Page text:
Coast of eastern Norton Sound complete!

Another good day of weather led to 9 hours of flying and 8880 photos covering 860 miles of flight lines, including all of the coast from Golovin Bay to Stebbins.

The early morning showed fog over nearly the entire coast, but the forecast was for clear skies all day.  In the early morning, the temperature and dew point are nearly the same causing fog and dew, but once the sun has a chance to break through and heat the ground, that fog begins to lift and dissipate.  Sometimes it just lifts a thousand feet, sometimes it disappears completely.  At least this is what I’m seeing so far in my few days here.

Given it seem down harder to the south, I decided to head north and finish up yesterday’s lines.  There were still some clouds on the hills just north of town, but I took my time fueling up and soon enough they seemed to disappear.  I launched about 9:15 and headed up past Shaktoolik to finish the coastal lines, then mapped Shaktoolik itself.  By then there was not a cloud in the sky, and I could see nearly all the way to Nome.  It was tempting to fly there considering the southern part of the sound was still in the clouds, but I had hopes they would lift, and fortunately over the next few hours they did.

I waited until it was a little better than this before leaving north towards Shaktoolik.

By the time I finished up north it clouded over again.

Shaktoolik area flight lines, today in white, yesterday in yellow.

I refueled in Unalakleet and headed south towards St Michael and Stebbins about 2PM.  There were still a few clouds lingering en route, but I flew under them over the coast, doubling my resolution of the coast line.  When I arrived at St Michaels it was crystal clear, but Stebbins, only a few miles away, was under a low overcast which continued all the way to the Yukon River delta.   My flight lines of the villages were planned such that I would extend the same lines to cover both, but since half of them were under cloud, I cut them short.  As fate would have it, in the hour it took to map St Michaels, the clouds disappeared completely I could see for a hundred miles south.  Since I had the fuel and the time, I decided to map Stebbins rather than continue down the coast, hoping that this was not my last opportunity for either.  Starting up those lines again effectively doubled the time it took to map both villages, as it doubled the number of turns I had to make, and it is the turns that eat up the time as I cant bank too hard else I lose GPS satellites.  But it was a beautiful day and the scenery was fantastic.  It would seem this peninsula has some volcanic origins as there were small cinder cones and calderas everywhere.  If this location were in Hawaii, I suspect there were be an unending stream of helicopter tours getting in my way here.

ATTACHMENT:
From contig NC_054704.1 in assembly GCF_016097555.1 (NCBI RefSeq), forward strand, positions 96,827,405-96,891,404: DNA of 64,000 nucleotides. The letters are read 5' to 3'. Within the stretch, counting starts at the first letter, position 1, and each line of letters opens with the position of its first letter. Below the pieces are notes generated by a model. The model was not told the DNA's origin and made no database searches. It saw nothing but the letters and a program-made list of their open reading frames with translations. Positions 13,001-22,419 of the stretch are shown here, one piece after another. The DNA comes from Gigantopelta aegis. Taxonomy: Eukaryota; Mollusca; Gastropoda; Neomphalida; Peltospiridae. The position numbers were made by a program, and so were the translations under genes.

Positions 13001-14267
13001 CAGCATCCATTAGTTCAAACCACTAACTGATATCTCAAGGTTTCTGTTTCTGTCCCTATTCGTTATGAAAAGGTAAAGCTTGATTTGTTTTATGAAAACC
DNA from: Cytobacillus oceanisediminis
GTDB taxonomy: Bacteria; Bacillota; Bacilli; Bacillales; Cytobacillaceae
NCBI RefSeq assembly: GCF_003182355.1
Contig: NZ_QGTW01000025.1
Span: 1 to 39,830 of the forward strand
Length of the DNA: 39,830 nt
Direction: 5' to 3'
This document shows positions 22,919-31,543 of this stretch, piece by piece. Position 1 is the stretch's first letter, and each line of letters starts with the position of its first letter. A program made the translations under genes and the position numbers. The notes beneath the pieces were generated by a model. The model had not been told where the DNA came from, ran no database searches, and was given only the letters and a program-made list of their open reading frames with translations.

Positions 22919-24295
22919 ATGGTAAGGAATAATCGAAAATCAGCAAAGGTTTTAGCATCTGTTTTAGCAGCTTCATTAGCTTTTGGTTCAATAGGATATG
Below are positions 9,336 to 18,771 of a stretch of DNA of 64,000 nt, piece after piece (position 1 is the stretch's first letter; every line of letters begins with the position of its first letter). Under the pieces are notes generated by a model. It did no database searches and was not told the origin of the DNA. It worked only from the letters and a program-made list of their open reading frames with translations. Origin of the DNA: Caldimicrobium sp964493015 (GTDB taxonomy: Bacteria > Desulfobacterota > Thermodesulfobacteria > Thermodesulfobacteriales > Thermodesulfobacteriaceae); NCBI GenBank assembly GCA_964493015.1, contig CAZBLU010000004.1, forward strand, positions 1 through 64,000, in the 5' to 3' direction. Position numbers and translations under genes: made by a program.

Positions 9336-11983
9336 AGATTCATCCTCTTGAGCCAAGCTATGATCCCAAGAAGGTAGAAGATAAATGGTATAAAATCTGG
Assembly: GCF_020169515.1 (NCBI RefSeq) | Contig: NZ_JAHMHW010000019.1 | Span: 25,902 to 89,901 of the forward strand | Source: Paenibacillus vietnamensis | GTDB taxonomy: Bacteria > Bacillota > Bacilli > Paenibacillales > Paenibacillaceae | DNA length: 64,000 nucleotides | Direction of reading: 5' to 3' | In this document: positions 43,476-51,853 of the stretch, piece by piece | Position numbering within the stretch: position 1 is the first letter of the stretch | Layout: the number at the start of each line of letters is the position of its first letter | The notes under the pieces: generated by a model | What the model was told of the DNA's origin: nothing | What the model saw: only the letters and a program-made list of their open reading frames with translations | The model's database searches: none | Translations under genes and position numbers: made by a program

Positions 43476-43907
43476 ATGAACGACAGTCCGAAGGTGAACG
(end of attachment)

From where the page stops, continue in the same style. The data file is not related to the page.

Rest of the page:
Stebbins was under the clouds when arrived.


But by the time I was finished it had cleared up all the way to the Yukon River delta, exposing more of those craters that pockmark the area.

Practicing my sheepshank knots between Stebbins and St Michaels.

The eastern part of Norton Sound completed, at low tide.  Two weeks of weather like this and I could finish this project.  Two weeks of weather like last week, and I will have read all the books in the library here…


I got a care package today with a spare tailwheel, some engine oil, and Red Velvet Hostess Cupcakes with a candle to celebrate a belated birthday.  I have the whole hotel to myself so no one sang to me, but the candle plays music!

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